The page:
Guy Martin empowers DOD's community of software superheroes
Forge.mil breaks away from traditional DOD development programs by emphasizing community and agility
- By Amber Corrin
- Mar 22, 2010
Guy Martin is the open-source community manager and guru for the Defense Information Systems Agency’s Forge.mil, which was designed for cooperative software development. The program is revolutionizing information sharing at the Defense Department by enabling faster development and deployment of new capabilities that support the department's emphasis on network centricity.
When I came on board for Project Forge, I consulted on how to build a DOD community based on open-source technology. Building the project hinges on two tenets: collaborative development and the establishment and maximization of the community.
It was roughly 180 days from conception to the initial capability execution of Forge.mil’s first component, SoftwareForge. That unusually quick turnaround got a lot of people excited. To achieve such a fast cycle, we took a different approach, which has become a hallmark of Forge.mil. We used an agile development environment, meaning it was built collaboratively. We got our stakeholders — including an information assurance person – involved from the start. That way, the development was done as a team and in parallel instead of serially, as in the traditional model.
I think this approach could be a game changer for the federal government. It’s very much in tune with the Obama administration’s goals for transparency and making data available. The traditional model still works well for things such as acquiring tanks, but software evolves on a faster scale.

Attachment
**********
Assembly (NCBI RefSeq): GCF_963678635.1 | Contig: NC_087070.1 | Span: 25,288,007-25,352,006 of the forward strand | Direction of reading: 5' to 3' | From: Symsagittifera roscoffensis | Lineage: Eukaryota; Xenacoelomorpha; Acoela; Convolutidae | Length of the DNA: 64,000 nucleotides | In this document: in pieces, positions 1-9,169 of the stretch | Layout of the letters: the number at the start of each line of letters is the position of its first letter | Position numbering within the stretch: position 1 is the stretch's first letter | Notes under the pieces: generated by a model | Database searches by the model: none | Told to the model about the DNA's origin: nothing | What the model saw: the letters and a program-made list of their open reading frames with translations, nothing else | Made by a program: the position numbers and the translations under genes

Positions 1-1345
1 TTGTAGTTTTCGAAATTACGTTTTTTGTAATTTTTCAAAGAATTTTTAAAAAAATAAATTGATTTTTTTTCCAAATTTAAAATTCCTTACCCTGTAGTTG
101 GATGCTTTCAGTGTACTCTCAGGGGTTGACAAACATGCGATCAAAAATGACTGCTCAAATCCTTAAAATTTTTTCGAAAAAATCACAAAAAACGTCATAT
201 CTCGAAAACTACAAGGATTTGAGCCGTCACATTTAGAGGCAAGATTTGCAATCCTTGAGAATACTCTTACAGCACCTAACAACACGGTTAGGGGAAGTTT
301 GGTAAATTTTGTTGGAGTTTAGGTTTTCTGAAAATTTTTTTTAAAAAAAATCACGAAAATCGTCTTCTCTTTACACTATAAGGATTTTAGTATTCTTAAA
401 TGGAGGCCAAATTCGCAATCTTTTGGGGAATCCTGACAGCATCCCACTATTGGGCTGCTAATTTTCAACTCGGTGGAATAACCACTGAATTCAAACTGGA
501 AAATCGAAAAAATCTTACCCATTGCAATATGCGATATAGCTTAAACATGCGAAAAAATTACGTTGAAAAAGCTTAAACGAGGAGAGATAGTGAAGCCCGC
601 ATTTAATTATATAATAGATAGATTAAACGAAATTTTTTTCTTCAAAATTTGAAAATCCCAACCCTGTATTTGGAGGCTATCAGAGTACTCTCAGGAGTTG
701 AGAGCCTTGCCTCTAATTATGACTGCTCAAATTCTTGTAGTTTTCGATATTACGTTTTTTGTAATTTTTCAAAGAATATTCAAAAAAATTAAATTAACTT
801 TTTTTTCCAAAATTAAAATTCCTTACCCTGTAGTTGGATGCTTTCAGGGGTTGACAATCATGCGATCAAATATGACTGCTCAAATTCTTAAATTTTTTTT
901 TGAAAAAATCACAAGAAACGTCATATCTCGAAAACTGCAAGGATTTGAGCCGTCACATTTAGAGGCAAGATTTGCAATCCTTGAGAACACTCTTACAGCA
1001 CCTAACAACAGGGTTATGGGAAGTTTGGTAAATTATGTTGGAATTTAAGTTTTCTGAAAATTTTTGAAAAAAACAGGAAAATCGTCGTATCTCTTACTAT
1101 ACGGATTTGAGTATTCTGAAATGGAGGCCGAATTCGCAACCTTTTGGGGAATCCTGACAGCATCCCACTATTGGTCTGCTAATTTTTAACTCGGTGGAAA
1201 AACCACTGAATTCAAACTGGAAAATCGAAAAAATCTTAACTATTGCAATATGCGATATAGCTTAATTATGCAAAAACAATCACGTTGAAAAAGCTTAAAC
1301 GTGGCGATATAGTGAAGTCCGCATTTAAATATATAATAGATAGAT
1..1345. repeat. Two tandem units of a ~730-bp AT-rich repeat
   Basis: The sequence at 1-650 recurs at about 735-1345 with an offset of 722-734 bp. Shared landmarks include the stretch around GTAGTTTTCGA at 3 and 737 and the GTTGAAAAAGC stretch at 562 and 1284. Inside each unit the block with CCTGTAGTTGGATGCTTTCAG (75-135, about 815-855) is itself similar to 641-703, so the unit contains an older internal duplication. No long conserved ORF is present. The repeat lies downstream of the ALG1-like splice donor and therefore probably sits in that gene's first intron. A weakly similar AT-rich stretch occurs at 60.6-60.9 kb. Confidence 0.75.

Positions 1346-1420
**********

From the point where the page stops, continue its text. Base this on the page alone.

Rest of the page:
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But now we have this tool for creating a collaborative work space, and it’s helping to change the culture, which has been a challenge – in a good way. It’s creating the community needed to make the collaborative development platform work.
It’s been said that you can’t forklift a revolution. We need an evolutionary approach, one in which we work together and create a hybrid that bridges the gap between traditional, hierarchal DOD development and the agile approach. We also need the talents of both the federal IT veterans and the rising stars.
Another part of creating the community was having the vision. We knew what we wanted to do, but we also had to deal with logistics. We needed lightweight governance that was flexible enough to allow us to talk through cultural challenges and react accordingly. We also had to get the technology up and running and make it accessible by Common Access Cards. Then there was the practical side — for instance, what would the front page look like? Over time, that has all evolved, and it’s been facilitated by the agile approach.
The community also thrives from the inclusion of partners who bring in tools and capabilities from the outside. We need the contractors who can come plug in and play and contribute, rather than trying to build everything ourselves.
As a community manager, I work with every level of the Project Forge enterprise, from the high-level strategies to the questions and concerns of the users. Helping users is critical to building the community. At the same time, strategic involvement is critical to cultural change. And we need to foster community expertise. Right now there are only three community managers for the 4,400 users of SoftwareForge.
In the end, we hope to move all projects toward agile development. With that collaborative approach, we can do things better, quicker and cheaper. And we can compete with an adversary that understands how to take advantage of this new, networked environment.